Let’s just look at the nexus between the quality of tertiary education in South Africa and its development pace. Let’s check all the global ratings of the best ten universities in Africa in the last ten years, for instance. What you will see in data always be summarise thus: of the top ten universities in Africa, seven to eight are always in South Africa while the best seven to ten are in Egypt, a North African country that can also boast of excellent infrastructure in many good well planned cities. Specifically, The University of Cape Town, South Africa has always been the King of universities in Africa while the American University in Cairo and the Cairo University have been always been adjudged part of the best ten in Africa. And so the best University in Nigeria is always among 20th to 30th in Africa. Which means, so many African countries including Uganda, Kenya, Ghana, Rwanda, Mauritius, Botswana, etc have better universities than Nigeria. This is a tragedy that Nigeria’s governing elite have always ignored. This is a national shame that has never attracted the attention of Nigeria’s representatives at both national and state levels. From 1999 till date, for instance, there has been no commitment to robust investment in quality education. The only newsworthy item is the commitment of our leaders to investment has been that two of our former leaders who failed to invest in quality in tertiary education in their time in office, manifested their own (private) universities as soon as they left office. And there has been no query from the so-called office of the citizen about the two universities in Ota, Ogun State and Yola, Adamawa State.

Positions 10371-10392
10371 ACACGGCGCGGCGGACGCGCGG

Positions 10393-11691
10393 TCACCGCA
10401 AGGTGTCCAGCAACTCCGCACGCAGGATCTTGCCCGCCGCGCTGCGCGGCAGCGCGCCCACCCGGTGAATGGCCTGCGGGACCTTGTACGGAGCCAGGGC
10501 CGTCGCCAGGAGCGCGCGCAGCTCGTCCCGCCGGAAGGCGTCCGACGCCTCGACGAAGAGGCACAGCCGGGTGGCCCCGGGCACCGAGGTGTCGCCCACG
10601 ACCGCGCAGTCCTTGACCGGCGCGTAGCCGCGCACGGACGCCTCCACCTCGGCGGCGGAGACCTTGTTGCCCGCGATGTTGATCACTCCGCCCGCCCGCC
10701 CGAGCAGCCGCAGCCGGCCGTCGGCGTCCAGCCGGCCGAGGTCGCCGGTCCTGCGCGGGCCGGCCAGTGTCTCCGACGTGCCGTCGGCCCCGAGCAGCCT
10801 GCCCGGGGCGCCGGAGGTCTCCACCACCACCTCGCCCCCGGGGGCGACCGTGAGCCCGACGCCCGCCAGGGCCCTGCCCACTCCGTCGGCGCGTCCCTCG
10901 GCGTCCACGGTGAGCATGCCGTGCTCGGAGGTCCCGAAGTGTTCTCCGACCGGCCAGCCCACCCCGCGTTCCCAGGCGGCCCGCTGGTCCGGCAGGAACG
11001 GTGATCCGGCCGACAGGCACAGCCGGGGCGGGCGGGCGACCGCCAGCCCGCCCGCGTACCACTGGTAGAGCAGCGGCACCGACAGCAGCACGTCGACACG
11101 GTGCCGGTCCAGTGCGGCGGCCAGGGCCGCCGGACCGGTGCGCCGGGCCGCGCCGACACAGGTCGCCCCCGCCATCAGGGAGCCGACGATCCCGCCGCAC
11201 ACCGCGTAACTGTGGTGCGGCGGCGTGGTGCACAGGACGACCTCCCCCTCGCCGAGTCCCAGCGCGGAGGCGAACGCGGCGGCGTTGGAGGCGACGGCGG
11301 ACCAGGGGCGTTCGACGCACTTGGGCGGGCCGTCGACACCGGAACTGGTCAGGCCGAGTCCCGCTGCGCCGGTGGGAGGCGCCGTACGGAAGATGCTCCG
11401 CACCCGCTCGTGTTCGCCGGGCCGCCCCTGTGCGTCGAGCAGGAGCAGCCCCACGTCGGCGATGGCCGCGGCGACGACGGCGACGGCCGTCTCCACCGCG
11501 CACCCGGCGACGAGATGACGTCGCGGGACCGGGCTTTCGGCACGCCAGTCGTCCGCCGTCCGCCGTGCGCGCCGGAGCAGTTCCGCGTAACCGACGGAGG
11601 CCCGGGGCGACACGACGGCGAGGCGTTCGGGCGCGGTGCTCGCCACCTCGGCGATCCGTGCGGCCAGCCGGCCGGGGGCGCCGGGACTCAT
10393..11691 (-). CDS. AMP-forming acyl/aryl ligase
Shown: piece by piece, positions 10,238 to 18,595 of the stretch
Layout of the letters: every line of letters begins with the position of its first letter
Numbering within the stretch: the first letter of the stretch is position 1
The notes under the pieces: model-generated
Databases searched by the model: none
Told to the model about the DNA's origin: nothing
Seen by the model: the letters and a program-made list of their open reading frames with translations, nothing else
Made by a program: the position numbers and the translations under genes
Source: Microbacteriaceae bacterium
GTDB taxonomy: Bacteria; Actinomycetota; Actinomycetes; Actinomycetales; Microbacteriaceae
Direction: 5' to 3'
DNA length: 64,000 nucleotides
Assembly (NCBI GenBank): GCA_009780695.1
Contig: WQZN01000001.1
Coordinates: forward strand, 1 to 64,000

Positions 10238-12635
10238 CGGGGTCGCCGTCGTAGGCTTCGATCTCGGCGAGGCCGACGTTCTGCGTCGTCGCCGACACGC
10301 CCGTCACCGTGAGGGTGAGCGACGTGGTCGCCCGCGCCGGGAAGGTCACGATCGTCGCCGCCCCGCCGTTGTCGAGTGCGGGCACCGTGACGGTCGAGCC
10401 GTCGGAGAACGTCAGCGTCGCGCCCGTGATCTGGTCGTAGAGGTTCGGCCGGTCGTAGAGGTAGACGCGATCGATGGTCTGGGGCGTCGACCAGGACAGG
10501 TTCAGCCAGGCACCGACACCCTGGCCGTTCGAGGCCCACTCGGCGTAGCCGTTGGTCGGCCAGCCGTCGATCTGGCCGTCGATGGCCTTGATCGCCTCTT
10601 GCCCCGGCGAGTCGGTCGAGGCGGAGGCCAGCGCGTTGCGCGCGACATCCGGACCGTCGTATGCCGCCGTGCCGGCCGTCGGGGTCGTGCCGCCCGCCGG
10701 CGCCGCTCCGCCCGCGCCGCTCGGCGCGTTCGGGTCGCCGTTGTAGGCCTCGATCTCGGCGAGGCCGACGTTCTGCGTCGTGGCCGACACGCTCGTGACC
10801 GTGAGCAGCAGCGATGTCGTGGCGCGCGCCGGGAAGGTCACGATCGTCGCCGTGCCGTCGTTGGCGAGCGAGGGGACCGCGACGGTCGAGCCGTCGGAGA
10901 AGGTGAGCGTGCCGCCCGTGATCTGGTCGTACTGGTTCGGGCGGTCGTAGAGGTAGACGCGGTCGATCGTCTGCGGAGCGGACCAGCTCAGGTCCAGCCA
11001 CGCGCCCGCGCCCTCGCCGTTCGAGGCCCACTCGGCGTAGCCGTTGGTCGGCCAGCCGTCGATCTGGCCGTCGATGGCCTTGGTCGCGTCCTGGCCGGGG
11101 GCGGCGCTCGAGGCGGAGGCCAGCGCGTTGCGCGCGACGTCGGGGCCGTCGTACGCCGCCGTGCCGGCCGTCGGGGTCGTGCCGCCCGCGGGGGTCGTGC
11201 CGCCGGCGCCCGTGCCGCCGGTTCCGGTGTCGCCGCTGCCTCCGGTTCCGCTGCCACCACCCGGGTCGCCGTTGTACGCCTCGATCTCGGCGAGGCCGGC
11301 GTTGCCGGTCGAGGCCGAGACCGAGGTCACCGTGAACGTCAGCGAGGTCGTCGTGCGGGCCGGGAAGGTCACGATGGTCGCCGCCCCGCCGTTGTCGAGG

In other words, from the great message from South Africa about the correlation between quality in education and development of any nation, we should no longer ask ourselves where the rains began to beat us in Nigeria where the worst are generally believed to be ruling the best at the moment.

It is therefore shameful in the extreme that our power elite, especially the federal legislators in the bi-cameral chambers could sit down to draft bills for 80 additional universities, polytechnics and colleges of education as dividends of democracy at this time when Academic Staff Union of Universities (ASUU) members and the federal government are still at loggerheads over poor funding of university education and failure to fulfil agreements with the union. All of these altercations are based on what Vice President Yemi Osinbajo, a professor, inability of the government to raise adequate funds for the tertiary education sector.

As I was saying when I began this university education question on June 11, 2016 when the second part of the article titled, ‘why we need better universities, not more’ reproduced last week was published, I am fully persuaded that the time has come for our leaders at all levels, to renew their minds about some critical factors that will determine the future of Nigeria. I had noted as I still will reiterate, ‘better universities will lead to Nigeria’s exceptionalism’.

Certainly, what we will do with education funding is one of them. I had then noted that first, there is no need for education summit anywhere before an emergency can be declared and funds massively deployed to re-equip all our schools, retrain our teachers and dignify teaching with good conditions of service.